Steve Lewis served as Speaker of the Oklahoma House of Representatives from 1989-1991. He currently practices law in Tulsa and represents clients at the Capitol.
Looking at Governor Fallin’s FY-18 budget proposal makes one realize how poor the fiscal condition of the state is. If the Legislature and the governor were to dedicate themselves to doing everything necessary to work our way out of the current budget dilemma, it still would take years. Our recent practice of patching things together with tax cuts and budget cuts, robbing various funds, borrowing, and betting on the come that there will be a quick turnaround in the Oklahoma economy has only dug the hole deeper. At least the governor and many in the Legislature have concluded that will no longer work.
This year’s budget hole is $868 million, so far. The governor proposes tax increases which, after working in some tax cut proposals, total about $768 million. She also proposes moving some revenue in and out of the general revenue fund which she counts as producing more money. This is a bit of a slight of hand. The biggest single tax increase would be taxing services under the sales tax. The best thing that can be said about that is that it seems to have been the starting point for every tax increase discussion for the past 40 years or maybe more. At least it’s a start.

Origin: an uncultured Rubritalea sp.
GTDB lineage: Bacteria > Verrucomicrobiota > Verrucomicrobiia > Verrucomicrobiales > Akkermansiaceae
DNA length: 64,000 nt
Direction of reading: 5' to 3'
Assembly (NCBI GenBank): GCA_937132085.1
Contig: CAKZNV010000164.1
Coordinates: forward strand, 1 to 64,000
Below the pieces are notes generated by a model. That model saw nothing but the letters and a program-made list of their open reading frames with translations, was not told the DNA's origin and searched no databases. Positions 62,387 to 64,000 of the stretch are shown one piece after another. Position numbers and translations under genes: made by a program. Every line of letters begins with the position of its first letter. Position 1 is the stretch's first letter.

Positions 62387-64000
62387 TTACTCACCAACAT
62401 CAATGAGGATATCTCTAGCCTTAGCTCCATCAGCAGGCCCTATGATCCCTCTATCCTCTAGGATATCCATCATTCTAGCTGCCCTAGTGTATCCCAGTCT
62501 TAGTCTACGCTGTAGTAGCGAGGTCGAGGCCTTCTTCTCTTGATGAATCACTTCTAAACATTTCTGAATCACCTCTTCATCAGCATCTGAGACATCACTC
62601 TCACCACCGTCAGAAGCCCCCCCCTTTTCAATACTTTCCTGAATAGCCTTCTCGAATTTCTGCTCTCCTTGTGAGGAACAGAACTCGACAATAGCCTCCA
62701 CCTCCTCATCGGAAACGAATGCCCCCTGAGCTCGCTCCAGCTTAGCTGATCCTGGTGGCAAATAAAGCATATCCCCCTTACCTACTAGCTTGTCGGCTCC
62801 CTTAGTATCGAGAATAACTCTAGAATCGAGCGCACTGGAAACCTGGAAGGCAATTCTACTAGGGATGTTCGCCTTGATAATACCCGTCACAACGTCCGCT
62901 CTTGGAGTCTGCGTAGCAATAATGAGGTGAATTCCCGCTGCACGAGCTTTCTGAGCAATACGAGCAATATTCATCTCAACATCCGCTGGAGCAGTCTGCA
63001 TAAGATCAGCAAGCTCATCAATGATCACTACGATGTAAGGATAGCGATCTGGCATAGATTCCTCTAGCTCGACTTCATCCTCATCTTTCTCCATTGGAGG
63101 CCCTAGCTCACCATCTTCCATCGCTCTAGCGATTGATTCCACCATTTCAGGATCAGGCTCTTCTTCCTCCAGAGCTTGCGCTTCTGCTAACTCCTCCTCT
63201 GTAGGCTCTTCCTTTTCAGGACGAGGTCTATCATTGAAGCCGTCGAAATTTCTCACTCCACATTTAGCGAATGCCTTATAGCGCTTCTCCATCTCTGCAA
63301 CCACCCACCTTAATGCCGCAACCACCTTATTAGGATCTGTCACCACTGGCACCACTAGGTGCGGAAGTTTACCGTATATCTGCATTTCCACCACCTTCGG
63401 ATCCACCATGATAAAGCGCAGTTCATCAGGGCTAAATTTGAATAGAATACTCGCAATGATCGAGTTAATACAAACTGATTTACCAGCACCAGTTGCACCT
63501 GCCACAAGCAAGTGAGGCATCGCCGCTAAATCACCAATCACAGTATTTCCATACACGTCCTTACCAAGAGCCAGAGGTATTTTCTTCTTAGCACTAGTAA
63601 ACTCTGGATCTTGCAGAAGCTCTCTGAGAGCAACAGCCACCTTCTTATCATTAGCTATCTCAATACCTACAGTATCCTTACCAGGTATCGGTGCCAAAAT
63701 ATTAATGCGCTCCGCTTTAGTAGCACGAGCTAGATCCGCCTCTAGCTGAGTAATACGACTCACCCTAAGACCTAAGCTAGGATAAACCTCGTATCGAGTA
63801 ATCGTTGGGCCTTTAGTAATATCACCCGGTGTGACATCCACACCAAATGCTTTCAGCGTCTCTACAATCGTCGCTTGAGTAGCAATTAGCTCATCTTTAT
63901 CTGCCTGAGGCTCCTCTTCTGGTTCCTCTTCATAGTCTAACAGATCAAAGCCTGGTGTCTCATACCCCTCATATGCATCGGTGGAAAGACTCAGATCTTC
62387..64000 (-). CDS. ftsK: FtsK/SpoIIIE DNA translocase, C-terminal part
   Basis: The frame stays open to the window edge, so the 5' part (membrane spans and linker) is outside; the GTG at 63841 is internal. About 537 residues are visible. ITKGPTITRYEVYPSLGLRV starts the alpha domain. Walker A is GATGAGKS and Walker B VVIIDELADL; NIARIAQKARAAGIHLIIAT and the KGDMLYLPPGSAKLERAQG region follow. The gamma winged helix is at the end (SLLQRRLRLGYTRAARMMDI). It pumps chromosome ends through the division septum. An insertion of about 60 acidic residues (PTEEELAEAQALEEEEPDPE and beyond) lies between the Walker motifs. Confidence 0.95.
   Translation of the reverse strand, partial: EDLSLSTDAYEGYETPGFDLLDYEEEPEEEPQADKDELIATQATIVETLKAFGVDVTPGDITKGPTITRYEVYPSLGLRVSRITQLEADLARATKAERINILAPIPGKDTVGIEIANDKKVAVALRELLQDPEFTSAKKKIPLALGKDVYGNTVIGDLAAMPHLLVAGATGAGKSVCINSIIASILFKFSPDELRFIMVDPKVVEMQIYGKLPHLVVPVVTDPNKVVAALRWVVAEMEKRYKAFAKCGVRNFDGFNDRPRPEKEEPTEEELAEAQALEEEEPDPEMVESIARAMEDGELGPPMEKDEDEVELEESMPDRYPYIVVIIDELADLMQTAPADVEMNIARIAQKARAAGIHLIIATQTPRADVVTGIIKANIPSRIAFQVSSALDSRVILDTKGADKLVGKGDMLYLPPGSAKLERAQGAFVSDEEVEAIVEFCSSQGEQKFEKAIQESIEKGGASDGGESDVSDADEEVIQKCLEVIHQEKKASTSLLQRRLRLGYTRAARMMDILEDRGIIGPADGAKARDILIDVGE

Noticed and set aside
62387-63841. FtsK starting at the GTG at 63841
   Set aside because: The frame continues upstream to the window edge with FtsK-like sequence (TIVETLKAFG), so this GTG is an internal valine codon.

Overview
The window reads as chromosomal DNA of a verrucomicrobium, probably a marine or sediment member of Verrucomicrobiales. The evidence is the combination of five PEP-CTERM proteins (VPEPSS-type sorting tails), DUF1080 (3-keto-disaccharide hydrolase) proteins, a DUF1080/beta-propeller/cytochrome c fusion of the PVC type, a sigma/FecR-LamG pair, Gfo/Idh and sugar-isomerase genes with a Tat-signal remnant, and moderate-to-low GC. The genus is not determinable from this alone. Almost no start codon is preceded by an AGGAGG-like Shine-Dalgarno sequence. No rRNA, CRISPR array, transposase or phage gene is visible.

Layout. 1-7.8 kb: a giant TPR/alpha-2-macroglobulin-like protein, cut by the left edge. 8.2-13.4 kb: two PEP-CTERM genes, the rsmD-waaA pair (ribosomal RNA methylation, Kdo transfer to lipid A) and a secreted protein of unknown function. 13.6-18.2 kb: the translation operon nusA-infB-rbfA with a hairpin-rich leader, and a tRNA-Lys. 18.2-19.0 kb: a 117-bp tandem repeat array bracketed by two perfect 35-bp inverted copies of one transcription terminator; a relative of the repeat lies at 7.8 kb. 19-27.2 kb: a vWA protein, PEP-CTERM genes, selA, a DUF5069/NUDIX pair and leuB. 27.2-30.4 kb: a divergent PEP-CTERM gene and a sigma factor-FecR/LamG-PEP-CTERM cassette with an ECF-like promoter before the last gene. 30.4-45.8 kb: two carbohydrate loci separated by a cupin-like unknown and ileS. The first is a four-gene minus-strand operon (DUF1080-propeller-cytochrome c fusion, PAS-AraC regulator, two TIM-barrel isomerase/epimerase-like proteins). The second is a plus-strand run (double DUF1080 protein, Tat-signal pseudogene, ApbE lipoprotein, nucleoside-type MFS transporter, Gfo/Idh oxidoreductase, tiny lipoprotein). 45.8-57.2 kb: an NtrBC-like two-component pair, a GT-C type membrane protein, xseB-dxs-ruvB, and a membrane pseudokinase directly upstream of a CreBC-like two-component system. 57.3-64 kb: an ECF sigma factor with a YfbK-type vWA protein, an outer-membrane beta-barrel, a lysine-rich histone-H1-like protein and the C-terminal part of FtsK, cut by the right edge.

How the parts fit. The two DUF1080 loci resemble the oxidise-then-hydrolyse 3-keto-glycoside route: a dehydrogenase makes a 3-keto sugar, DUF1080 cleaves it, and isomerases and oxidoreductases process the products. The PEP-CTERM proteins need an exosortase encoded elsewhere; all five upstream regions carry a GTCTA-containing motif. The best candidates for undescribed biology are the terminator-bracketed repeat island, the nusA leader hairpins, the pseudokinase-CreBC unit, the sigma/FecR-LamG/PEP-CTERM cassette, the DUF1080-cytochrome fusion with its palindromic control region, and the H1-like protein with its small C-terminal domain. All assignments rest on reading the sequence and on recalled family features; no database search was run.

Adding the sales tax to services is where economic theory collides head on with practical politics. Everyone knows the economy for decades has moved toward services as opposed to commodities. So, it seems like sound economic theory to move the tax base to the growth part of the economy. But who wants to add sales tax to the cost of everything from your gas and light bill to the cost of paying your realtor to find a new house and to sell your old one? And the biggest users of lawyer, accountant, engineering and architectural services, etc. is business. No doubt, business will show up at the Capitol. This proposal in the past has always landed with a big thud. It’s easy to be skeptical that this year will be different, but we’ll see.
The good thing is the discussion has begun. After everyone gets a proposal out on the table, maybe a serious discussion will continue. If our leaders are serious, they’ll come up with a balanced approach that will get both Democratic and Republican votes in the legislature or a proposal that will pass a vote of the people. Let’s hope.